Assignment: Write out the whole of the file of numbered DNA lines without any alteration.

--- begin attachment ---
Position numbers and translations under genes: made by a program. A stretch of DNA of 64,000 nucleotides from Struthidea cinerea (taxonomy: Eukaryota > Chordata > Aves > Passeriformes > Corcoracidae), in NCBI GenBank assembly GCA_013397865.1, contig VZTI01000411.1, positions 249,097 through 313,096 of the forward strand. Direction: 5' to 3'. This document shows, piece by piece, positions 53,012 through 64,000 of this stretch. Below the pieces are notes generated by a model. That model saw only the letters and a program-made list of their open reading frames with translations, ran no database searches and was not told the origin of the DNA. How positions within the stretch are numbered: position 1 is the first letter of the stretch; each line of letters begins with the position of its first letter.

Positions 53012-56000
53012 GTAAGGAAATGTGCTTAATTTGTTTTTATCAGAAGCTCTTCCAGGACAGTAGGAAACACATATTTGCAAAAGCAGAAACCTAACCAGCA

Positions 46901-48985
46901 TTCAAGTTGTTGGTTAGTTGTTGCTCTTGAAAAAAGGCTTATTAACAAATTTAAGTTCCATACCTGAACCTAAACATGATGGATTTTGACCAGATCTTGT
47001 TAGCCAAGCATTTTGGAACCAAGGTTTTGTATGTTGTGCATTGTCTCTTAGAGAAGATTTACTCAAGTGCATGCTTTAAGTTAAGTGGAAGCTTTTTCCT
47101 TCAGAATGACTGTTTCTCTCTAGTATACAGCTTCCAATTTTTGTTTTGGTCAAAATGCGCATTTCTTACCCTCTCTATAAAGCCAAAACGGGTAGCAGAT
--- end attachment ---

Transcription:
Position numbers and translations under genes: made by a program. A stretch of DNA of 64,000 nucleotides from Struthidea cinerea (taxonomy: Eukaryota > Chordata > Aves > Passeriformes > Corcoracidae), in NCBI GenBank assembly GCA_013397865.1, contig VZTI01000411.1, positions 249,097 through 313,096 of the forward strand. Direction: 5' to 3'. This document shows, piece by piece, positions 53,012 through 64,000 of this stretch. Below the pieces are notes generated by a model. That model saw only the letters and a program-made list of their open reading frames with translations, ran no database searches and was not told the origin of the DNA. How positions within the stretch are numbered: position 1 is the first letter of the stretch; each line of letters begins with the position of its first letter.

Positions 53012-56000
53012 GTAAGGAAATGTGCTTAATTTGTTTTTATCAGAAGCTCTTCCAGGACAGTAGGAAACACATATTTGCAAAAGCAGAAACCTAACCAGCA

Positions 46901-48985
46901 TTCAAGTTGTTGGTTAGTTGTTGCTCTTGAAAAAAGGCTTATTAACAAATTTAAGTTCCATACCTGAACCTAAACATGATGGATTTTGACCAGATCTTGT
47001 TAGCCAAGCATTTTGGAACCAAGGTTTTGTATGTTGTGCATTGTCTCTTAGAGAAGATTTACTCAAGTGCATGCTTTAAGTTAAGTGGAAGCTTTTTCCT
47101 TCAGAATGACTGTTTCTCTCTAGTATACAGCTTCCAATTTTTGTTTTGGTCAAAATGCGCATTTCTTACCCTCTCTATAAAGCCAAAACGGGTAGCAGAT